Giant Dark Matter Bridge Between Galaxy Clusters Discovered

A dark matter filament
A July 2012 study of the galaxy clusters Abell 222 and Abell 223 found they are connected by a dark matter filament, shown here. The blue shading and the yellow contours indicate the density of matter. The image on the sky is about twice as big as the full moon. (Image credit: Jörg Dietrich, University of Michigan/University Observatory Munich.)

This story was updated at 9:32 a.m. EDT on July 5.

A giant string of invisible dark matter has been discovered across the universe between a pair of galaxy clusters.

The filament forms a bridge between two huge clusters called Abell 222 and Abell 223, which lie 2.7 billion light-years away. The universe is thought to be filled with such strings of dark matter, a mysterious substance that cannot be seen, only sensed through its gravitational pull.

Scientists have made previous attempts to find dark matter filaments, which are predicted by theories that suggest galaxy clusters form at the intersections of filaments. Dark matter is thought to make up 83 percent of all matter in the universe.

"This is the first time [a dark matter filament] has been convincingly detected from its gravitational lensing effect," said astronomer Jörg Dietrich of the University Observatory Munich, in Germany. "It's a resounding confirmation of the standard theory of structure formation of the universe. And it's a confirmation people didn't think was possible at this point."

Many astronomers thought detecting filaments would have to wait until telescopes became significantly more advanced, but Dietrich and his colleagues benefited from the rare spatial geometry of this cluster, which allowed them to detect signs of what's called weak gravitational lensing. [Gallery: Dark Matter Throughout the Universe]

According to Albert Einstein's general theory of relativity, massive objects warp space and time around them, causing anything traveling through it, including light, to proceed along a curved path.

When light from a background object, such as a galaxy, passes nearby a massive cluster on its way to Earth, its image will appear bent because of the crooked path its light traveled.

"The standard wisdom is that the gravitational lensing of filaments is too weak to be detected with current telescopes," Dietrich told "Only when we realized this system has such a peculiar geometry did we realize we have a chance."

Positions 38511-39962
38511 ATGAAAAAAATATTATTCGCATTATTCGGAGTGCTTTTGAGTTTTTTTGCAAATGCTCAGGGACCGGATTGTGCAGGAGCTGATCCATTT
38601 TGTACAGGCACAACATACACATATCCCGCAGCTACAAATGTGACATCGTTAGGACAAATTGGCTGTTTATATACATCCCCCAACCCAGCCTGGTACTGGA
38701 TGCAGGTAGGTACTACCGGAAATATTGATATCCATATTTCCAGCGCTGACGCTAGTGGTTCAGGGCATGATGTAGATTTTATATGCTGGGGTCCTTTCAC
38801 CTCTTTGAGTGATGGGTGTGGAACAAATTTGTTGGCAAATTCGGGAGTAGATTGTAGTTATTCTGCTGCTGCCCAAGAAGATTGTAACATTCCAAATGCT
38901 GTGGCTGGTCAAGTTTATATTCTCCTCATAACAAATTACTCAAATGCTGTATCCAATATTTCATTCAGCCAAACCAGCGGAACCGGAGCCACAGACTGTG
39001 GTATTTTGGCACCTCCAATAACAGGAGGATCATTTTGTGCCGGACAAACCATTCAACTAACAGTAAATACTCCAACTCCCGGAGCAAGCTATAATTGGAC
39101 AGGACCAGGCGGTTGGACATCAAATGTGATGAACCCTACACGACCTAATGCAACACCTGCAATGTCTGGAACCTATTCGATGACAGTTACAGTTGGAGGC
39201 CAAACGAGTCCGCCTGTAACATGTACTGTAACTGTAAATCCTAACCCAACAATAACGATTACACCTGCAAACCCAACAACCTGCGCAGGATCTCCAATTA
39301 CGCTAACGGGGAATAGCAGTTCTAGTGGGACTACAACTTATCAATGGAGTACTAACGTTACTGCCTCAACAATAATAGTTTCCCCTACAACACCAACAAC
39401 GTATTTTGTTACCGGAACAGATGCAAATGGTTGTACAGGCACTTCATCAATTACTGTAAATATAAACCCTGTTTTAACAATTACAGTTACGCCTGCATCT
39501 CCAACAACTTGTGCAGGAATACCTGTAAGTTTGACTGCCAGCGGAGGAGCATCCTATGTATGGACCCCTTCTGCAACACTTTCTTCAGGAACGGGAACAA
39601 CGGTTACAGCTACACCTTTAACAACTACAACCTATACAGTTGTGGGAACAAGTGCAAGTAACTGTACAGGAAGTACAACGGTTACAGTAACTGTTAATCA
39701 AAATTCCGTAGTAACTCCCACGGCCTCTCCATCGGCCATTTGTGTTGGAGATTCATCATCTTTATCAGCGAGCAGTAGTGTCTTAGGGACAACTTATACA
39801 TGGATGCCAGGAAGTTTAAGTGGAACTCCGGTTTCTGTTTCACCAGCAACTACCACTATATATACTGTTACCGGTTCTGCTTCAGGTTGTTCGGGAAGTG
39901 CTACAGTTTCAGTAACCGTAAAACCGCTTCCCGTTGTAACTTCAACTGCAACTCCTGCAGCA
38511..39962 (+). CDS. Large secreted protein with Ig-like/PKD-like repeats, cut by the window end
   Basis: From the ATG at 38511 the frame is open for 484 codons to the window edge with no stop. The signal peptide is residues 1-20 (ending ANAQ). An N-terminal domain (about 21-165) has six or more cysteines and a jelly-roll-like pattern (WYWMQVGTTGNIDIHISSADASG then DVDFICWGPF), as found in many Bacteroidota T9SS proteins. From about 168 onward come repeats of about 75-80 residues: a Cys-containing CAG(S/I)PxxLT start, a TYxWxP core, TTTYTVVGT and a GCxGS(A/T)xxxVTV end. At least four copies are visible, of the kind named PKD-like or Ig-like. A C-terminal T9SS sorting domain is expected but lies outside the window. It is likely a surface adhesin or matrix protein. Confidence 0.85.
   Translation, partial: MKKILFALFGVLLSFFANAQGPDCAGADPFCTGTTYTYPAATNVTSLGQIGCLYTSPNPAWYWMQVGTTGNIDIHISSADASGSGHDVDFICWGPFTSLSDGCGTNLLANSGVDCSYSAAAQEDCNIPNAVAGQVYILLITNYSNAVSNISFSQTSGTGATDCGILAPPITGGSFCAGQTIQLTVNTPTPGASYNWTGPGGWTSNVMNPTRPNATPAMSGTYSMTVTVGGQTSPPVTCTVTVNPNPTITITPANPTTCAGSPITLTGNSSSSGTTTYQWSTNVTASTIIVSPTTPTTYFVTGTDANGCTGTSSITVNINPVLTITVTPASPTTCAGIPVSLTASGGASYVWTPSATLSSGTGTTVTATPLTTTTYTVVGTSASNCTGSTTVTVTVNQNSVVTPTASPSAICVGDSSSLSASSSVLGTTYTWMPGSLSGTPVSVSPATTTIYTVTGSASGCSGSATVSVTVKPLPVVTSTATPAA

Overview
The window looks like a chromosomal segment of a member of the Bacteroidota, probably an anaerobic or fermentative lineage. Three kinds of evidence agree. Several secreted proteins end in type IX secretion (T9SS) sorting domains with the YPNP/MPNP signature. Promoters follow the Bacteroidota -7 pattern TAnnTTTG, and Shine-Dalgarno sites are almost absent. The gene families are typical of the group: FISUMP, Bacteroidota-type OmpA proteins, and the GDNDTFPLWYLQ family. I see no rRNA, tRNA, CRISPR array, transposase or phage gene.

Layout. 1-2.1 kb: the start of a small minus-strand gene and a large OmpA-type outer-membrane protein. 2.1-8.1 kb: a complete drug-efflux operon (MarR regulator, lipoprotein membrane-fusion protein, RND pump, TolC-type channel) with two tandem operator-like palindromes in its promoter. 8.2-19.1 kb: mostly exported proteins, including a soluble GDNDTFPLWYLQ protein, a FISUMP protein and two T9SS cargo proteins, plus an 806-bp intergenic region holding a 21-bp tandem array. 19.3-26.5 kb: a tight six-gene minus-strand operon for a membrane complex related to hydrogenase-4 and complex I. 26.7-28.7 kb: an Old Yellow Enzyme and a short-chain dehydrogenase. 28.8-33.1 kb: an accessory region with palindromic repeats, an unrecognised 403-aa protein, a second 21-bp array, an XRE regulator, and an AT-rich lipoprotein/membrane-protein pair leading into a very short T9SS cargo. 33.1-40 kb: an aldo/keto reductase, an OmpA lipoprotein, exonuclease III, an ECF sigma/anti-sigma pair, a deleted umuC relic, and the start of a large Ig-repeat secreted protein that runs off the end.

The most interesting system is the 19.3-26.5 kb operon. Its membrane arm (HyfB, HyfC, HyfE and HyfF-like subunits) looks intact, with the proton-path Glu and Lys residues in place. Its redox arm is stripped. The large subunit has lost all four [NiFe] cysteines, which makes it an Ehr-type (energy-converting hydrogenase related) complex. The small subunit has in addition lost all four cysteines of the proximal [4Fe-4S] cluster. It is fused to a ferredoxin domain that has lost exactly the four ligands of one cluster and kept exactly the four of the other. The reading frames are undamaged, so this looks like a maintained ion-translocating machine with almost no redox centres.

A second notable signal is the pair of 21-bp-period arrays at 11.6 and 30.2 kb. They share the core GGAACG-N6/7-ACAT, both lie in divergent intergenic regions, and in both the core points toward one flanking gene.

Abell 222 and Abell 223 are arranged so that they appear very close together against the sky, but are farther apart along our line of sight looking away from Earth. This means that most of the mass of the system is condensed into one small area of the sky that any light arriving at Earth from behind will have to pass though, boosting the gravitational lensing signal.

The astronomers used observations from the public archive of data collected by the Japanese Subaru telescope on Mauna Kea in Hawaii.

"The data was observed in 2001 and just had been sitting in the archive and no one ever used it," Dietrich said. "It took a while for us to realize that this data is around."

Though the gravitational lensing was too weak to notice by eye, the team used a statistical analysis of light from more than 40,000 background galaxies to determine that unseen mass in between the two galaxy clusters was warping space-time.

The work follows up on a 2008 study Dietrich worked on, which found hot gas in the area of the filament, suggesting its existence. However, that study did not detect a signal from the dark matter directly.

The researchers would love to search for dark matter filaments around other galaxy clusters, but say they haven't yet found any good candidates that might cause lensing strong enough to be seen from Earth.

Editor's Note: This article was changed to correct the percentage of all matter in the universe that is dark matter, which is 83 percent, not 98 percent.

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Clara Moskowitz
Assistant Managing Editor

Clara Moskowitz is a science and space writer who joined the team in 2008 and served as Assistant Managing Editor from 2011 to 2013. Clara has a bachelor's degree in astronomy and physics from Wesleyan University, and a graduate certificate in science writing from the University of California, Santa Cruz. She covers everything from astronomy to human spaceflight and once aced a NASTAR suborbital spaceflight training program for space missions. Clara is currently Associate Editor of Scientific American. To see her latest project is, follow Clara on Twitter.